Clearing your backlog

One problem many of us gamers have is that we buy games faster than we can play through them.  It all begins with that first game that we start but never have the time to finish.  Then we move on to a different game, but it also falls by the wayside and we never finish it.  As new games keep coming out, our attention gets diverted from one game to the next and before long, we have a whole bunch of games that are unfinished or, even worse, unopened.  Since I tend to buy games whenever I can find a decent sale, I’m guilty of owning more than just a few games still sitting untouched inside their shrinkwrap.

Backlogs are unhealthy for a number of reasons.  Not only do they collect dust and clutter your collection, but they also tie up your financial resources so that you don’t have money to spend on other games that you’ll actually play (or other important things in life, such as food).  Even worse, video games depreciate fairly rapidly (see this article), so your backlog actually costs you money.

Not too long ago, my backlog was getting to be unwieldy.  I literally had more sealed games than opened games.  I finally decided that it was time to start trimming my collection and eliminating my backlog.  I’ve been pretty successful so far, and I thought I’d share some tips that I found to be incredibly helpful.

Admit that you have a backlog.  The first step to solving any problem is being able to recognize the problem, and backlogs are no different.  You can tell yourself until you’re blue in the face that you’ll eventually get around to beating that one game, but if you haven’t touched it in five years and probably won’t touch it again for at least another five years, you aren’t doing yourself any favors.  Once you can admit to yourself that you have a backlog, you can work on getting rid of it.

Identify the games you dislike.  This is an easy first step and might be all it takes to reduce your backlog to a more manageable level.  Go through all of your games and pick out the ones that you did not enjoy for whatever reason.  For each one, decide whether or not you’re willing to give it a second chance.  Did you just get stuck at one part and got so frustrated that you gave up?  If so, maybe leave the game in your collection for now.  Or did you find the entire story and gameplay unappealing?  If that’s the case, there’s no hope of you ever finishing the game, so get rid of it.  It has no place in your collection.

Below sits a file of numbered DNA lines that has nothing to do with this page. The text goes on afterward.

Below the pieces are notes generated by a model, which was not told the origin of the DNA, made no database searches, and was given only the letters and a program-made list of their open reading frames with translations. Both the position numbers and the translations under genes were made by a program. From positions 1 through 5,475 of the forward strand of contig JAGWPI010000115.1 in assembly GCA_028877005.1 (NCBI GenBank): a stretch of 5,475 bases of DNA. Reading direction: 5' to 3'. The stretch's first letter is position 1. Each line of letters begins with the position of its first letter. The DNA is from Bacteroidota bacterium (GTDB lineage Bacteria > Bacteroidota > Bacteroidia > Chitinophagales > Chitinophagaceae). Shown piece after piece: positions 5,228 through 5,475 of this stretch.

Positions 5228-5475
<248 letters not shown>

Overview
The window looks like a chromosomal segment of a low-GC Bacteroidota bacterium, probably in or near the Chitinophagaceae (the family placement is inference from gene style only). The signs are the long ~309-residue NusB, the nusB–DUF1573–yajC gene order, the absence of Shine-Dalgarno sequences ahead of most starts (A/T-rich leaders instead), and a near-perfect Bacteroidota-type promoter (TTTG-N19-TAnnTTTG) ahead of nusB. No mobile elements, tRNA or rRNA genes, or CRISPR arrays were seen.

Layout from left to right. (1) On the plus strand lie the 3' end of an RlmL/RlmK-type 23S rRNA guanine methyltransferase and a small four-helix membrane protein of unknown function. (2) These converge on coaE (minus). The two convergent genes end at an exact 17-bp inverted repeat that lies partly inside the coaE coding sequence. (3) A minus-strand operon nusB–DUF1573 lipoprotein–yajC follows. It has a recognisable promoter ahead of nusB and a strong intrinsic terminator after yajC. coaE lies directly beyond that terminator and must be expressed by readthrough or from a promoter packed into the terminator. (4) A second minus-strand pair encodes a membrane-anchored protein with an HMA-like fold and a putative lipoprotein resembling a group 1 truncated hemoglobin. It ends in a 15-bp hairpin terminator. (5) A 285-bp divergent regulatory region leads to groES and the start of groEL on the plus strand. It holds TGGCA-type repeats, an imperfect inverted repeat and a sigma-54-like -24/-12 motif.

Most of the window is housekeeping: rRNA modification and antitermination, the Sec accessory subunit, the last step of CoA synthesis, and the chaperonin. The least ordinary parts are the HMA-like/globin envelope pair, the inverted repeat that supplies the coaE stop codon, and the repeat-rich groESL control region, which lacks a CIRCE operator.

Determine your needs.  What is your priority – free space or money (or something else)?  If your primary concern is clearing up some space, then you’ll want to trim as much as you can from your collection.  If you’re short on cash, then you might only need to get rid of a couple high-valued items.  Or, if you have some other need, figure out the best way to achieve it.

Write and follow rules for getting rid of games.  No exceptions.  If you try to go through your games first without having a set of rules to follow, you’ll find a reason for each game to keep it in your collection, and you’ll have made absolutely no progress in eliminating your backlog.  Instead, before picking games to go, come up with a list of rules that will dictate whether a game stays or leaves.  For example, you may decide to get rid of any game that you haven’t played within the past year, or that sells for more than $10.  They’re your rules, so you can write them however you want.  The purpose of these rules is to allow you to be much more objective when deciding which games to sell.  If your rules say to get rid of a game, don’t try to formulate reasons for keeping the game – just get rid of it.

Change your habits.  Once you’ve made your backlog much more manageable, don’t go out and buy a bunch of games to fill it back up.  It’s like being on a diet – you can’t go back to your old habits and expect to keep the weight off.  Figure out what you need to do to keep your backlog from increasing again, whether it’s spending less money on new games or devoting more time to finish older games, or both.


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